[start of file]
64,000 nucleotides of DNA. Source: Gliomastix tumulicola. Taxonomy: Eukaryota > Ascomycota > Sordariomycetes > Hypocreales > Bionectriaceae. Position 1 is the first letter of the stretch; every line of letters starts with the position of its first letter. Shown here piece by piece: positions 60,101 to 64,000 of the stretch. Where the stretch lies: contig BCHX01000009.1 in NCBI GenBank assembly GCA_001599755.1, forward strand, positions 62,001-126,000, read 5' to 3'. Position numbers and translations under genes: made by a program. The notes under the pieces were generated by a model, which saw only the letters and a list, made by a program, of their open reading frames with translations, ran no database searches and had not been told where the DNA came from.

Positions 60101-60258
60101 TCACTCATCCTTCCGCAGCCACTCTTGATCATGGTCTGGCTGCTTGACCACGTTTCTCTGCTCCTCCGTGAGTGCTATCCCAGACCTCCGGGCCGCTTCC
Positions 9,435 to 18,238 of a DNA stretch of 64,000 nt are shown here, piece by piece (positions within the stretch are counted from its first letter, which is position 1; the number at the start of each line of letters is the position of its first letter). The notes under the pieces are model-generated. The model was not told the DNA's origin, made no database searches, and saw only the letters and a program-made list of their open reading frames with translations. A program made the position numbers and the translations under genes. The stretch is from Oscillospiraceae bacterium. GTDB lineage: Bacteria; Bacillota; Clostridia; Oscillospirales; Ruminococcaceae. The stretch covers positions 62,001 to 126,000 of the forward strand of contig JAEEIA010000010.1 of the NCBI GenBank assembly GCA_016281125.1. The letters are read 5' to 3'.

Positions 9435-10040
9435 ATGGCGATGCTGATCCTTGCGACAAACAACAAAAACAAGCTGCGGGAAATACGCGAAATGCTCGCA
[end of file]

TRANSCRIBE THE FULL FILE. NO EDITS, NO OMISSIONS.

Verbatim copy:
64,000 nucleotides of DNA. Source: Gliomastix tumulicola. Taxonomy: Eukaryota > Ascomycota > Sordariomycetes > Hypocreales > Bionectriaceae. Position 1 is the first letter of the stretch; every line of letters starts with the position of its first letter. Shown here piece by piece: positions 60,101 to 64,000 of the stretch. Where the stretch lies: contig BCHX01000009.1 in NCBI GenBank assembly GCA_001599755.1, forward strand, positions 62,001-126,000, read 5' to 3'. Position numbers and translations under genes: made by a program. The notes under the pieces were generated by a model, which saw only the letters and a list, made by a program, of their open reading frames with translations, ran no database searches and had not been told where the DNA came from.

Positions 60101-60258
60101 TCACTCATCCTTCCGCAGCCACTCTTGATCATGGTCTGGCTGCTTGACCACGTTTCTCTGCTCCTCCGTGAGTGCTATCCCAGACCTCCGGGCCGCTTCC
Positions 9,435 to 18,238 of a DNA stretch of 64,000 nt are shown here, piece by piece (positions within the stretch are counted from its first letter, which is position 1; the number at the start of each line of letters is the position of its first letter). The notes under the pieces are model-generated. The model was not told the DNA's origin, made no database searches, and saw only the letters and a program-made list of their open reading frames with translations. A program made the position numbers and the translations under genes. The stretch is from Oscillospiraceae bacterium. GTDB lineage: Bacteria; Bacillota; Clostridia; Oscillospirales; Ruminococcaceae. The stretch covers positions 62,001 to 126,000 of the forward strand of contig JAEEIA010000010.1 of the NCBI GenBank assembly GCA_016281125.1. The letters are read 5' to 3'.

Positions 9435-10040
9435 ATGGCGATGCTGATCCTTGCGACAAACAACAAAAACAAGCTGCGGGAAATACGCGAAATGCTCGCA